Sermon for July 24, 2022

Seventh Sunday after Pentecost, Luke 11:1-13

Luke records that Jesus’ disciples wanted instruction in prayer. I suspect that we could all use some teaching about prayer, especially in a world that so desperately needs it. 

So, let’s take a closer look at what we heard just now from the gospel. Luke records that Jesus taught the disciples what to pray when he offered a version of the words that we know as the Lord’s Prayer. So far so good. We can handle that, and in fact pray the words of this prayer weekly, if not daily. 

But Luke also reports that Jesus taught the disciples how to pray, that is, in what manner or disposition. 

To make this point about the attitude we bring to prayer, Luke records Jesus telling a story about a friend visiting a friend at the midnight hour – precisely when many of our most desperate prayers are offered up – asking for bread to be hospitable to another friend who just showed up for a visit. Luke’s Jesus makes the point that it was not the friendship that got the request for bread fulfilled, but the persistence of the friend’s request is what made the difference. 

Jesus in Luke thus advocates for persistence in prayer. What does persistence mean? The New Testament Greek suggests immodesty, or importunity, boldness, pestering, nerve, gall, audacity. That’s the attitude we are instructed to bring to pray.

We get a good sense of such audacity when engaging with God in today’s first reading from Genesis where Abraham negotiates boldly with the Lord concerning the fate of the sinful cities of Sodom and Gomorrah. Abraham’s audacious dealing with the Lord results in the Lord changing the mind in favor of mercy rather than punishment if in fact there are ten remaining righteous persons in Sodom. 

Listen again for the audacity in Abraham’s manner – when he rightly acknowledged his proper place with humility but nonetheless forthrightly, boldly bargained with the Lord. Abraham says when addressing the Lord:

  • “Far be it from you to do such a thing, to slay the righteous with the wicked, so that the righteous fare as the wicked! Far be that from you!” 
  • “Let me take it upon myself to speak to the Lord, I who am but dust and ashes.”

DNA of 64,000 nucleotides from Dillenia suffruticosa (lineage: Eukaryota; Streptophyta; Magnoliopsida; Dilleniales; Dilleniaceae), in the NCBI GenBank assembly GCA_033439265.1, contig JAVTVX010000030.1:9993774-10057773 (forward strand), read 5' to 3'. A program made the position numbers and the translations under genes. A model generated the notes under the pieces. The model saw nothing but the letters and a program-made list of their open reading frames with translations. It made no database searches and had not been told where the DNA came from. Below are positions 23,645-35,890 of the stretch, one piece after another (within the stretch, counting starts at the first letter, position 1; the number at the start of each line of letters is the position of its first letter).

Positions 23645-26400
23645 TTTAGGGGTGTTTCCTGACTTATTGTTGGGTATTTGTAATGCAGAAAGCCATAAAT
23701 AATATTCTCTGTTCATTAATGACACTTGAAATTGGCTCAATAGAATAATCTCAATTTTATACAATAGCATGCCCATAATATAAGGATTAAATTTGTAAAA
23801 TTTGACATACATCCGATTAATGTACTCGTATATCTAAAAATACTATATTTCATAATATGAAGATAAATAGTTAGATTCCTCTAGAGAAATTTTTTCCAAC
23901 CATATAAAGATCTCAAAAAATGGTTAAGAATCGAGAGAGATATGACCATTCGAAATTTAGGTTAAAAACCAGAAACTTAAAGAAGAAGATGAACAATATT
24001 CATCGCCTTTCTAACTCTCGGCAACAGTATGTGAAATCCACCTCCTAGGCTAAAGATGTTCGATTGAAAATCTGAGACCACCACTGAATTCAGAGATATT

• “Oh do not let the Lord be angry if I speak just once more.” 

Thus, the story from Genesis gives us a good sense of what persistence in prayer might look like and feel like. 

Yet, such persistence, such nerve, such audacity is often hard for us to do without a sense of guilt or feeling that we’ve done something wrong. Who are we to nudge God? Moreover, we may fear God’s wrath if we step out of line in terms of what we might deem a properly respectful attitude of prayer. That is, don’t pray with an attitude! Lest we incur God’s wrath. 

And then there’s the inclination to try to protect God from our insolence. That’s more common when we humans try to vilify others for what we of faith may perceive as blasphemous attitudes toward God. 

Friends, such fears are the stuff of the old sinful Adam’s ongoing claims on us in my estimation. In my read of today’s lessons such seeking decorum in prayer is not what Jesus in Luke or Abraham in Genesis seem to call for! Jesus and Abraham call for a spirit of shamelessness. 

But how do we overcome our hesitancy to pray shamelessly? Let’s let the Apostle Paul speak to us about the true source of our confidence – our faith, our trust – that allows us to pray boldly. Here are Paul’s words from today’s second reading in Colossians: “As you therefore have received Christ Jesus the Lord, continue to live your lives in him, rooted and built up in him and established in the faith, just as you were taught, abounding in thanksgiving.” 

Paul suggests that it is our rootedness in Christ, which begins at baptism, that establishes our faith, our trust, our living our lives in him, he who is the tree of life from the cross, Christ the vine, we the branches. With such rootedness in him, in word and sacraments, Christ continues to teach us and we abound in thanksgiving. In short, Christ is the source of the faith that is also the source of our shameless persistence in prayer.